Many women joined the heretical sects between the beginning of the spread of heresy in Western Europe and the end of the Middle Ages. The chroniclers took pains to stress this fact, not only in order to tell what happened, but often by way of denigrating the worth and aims of the heretics. The mere fact that women responded with enthusiasm to the sermons of a heretic was enough to prove his utterances ignorant, if not an actual deviation from orthodoxy and a sin. (That women were also among the faithful audience of the orthodox preachers could be overlooked. ) Some of the heretical sects gave women the right to preach and officiate in church, which was undoubtedly a violation against the Scriptures and canon law. In their attacks against the heretics, Catholic writers also ascribed to them sexual transgressions, and promiscuity became a regular feature of the stereotyped heretic in the chronicles, and even in some of the Catholic polemical writings. Naturally, women had to be included in these descriptions of heretical debauchery.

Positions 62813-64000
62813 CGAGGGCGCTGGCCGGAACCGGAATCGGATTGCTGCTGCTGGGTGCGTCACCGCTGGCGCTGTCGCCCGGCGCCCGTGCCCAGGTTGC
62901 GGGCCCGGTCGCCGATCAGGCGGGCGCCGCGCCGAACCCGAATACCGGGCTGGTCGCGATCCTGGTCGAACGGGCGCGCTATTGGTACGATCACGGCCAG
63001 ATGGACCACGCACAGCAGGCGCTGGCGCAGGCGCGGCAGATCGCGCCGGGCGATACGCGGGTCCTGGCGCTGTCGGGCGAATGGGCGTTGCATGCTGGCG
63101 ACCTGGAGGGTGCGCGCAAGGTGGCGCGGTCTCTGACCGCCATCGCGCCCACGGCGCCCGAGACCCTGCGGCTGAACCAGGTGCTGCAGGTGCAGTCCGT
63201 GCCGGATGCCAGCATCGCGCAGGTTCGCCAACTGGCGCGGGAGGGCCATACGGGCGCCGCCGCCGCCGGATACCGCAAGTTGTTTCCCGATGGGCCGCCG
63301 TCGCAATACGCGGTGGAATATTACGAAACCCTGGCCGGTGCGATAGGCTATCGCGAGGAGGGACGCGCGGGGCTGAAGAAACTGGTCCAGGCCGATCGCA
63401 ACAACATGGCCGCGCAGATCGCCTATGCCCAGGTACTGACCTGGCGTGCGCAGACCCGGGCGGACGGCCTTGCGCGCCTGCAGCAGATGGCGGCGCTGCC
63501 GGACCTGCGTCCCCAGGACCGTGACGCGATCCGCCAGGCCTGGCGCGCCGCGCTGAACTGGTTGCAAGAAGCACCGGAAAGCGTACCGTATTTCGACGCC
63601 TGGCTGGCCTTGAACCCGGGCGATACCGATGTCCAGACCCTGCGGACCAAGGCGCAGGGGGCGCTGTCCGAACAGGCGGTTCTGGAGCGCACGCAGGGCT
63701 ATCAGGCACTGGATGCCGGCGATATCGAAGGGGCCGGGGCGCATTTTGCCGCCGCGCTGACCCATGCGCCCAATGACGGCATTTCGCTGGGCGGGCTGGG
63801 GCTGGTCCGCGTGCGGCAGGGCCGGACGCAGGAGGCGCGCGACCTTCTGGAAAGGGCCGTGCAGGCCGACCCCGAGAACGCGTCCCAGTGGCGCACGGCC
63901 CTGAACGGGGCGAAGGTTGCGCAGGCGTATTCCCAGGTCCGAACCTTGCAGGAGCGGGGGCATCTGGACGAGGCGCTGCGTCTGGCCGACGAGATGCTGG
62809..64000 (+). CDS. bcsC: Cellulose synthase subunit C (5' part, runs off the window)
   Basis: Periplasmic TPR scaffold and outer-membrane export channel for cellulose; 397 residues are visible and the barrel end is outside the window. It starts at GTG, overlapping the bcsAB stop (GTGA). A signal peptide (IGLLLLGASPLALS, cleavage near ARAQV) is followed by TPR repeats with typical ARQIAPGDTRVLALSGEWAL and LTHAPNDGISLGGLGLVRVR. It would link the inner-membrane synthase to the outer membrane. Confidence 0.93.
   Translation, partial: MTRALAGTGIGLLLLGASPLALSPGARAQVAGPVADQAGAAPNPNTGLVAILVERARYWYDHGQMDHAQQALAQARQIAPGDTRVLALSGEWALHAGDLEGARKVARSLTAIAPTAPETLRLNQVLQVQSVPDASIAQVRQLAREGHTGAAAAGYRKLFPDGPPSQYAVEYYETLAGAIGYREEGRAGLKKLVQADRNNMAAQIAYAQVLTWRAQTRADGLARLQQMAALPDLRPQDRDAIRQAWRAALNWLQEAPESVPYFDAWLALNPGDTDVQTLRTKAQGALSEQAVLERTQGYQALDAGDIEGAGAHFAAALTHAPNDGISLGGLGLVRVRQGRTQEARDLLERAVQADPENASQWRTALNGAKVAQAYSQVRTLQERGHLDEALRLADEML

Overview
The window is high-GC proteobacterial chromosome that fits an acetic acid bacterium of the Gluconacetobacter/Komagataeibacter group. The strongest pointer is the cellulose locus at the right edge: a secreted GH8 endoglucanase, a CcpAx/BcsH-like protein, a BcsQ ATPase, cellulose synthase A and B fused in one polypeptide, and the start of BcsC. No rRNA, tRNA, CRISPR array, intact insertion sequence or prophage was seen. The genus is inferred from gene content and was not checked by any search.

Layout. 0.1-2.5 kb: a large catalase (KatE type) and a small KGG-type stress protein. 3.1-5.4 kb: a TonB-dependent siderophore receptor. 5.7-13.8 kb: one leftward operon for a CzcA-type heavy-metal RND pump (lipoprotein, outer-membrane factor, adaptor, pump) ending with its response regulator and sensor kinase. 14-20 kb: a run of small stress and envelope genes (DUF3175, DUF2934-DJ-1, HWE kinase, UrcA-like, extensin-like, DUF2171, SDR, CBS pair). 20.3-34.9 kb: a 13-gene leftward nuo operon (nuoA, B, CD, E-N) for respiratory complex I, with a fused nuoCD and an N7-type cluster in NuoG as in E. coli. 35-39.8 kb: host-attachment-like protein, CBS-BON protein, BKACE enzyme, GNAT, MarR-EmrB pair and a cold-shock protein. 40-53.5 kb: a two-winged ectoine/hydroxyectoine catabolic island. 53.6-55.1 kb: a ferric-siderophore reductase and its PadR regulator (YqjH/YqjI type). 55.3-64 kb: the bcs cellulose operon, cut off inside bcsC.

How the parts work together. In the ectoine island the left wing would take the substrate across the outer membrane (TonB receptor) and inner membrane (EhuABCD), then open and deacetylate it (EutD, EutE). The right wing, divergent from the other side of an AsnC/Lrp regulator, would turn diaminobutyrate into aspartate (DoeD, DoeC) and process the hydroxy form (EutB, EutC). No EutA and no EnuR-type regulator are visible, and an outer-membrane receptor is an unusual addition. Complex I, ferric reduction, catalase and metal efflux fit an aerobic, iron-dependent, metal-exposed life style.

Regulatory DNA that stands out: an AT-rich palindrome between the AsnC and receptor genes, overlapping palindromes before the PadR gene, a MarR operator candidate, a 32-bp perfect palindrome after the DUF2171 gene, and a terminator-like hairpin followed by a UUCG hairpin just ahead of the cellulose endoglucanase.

Nevertheless, the chroniclers were certainly correct in stating that many women joined the heretical movements. This can be gathered from the letters of churchmen, from manuals of inquisitors that were designed for internal circulation, and from the records of the Inquisition. As early as 1028, Radulfus Glaber (‘The Bald’), describing a heretical group in Piedmont—a group that might be described as proto-dualist—tells of a countess who joined it. The community included men and women of the peasant class. They were moved to a large extent by the same aspirations as the Reform movement of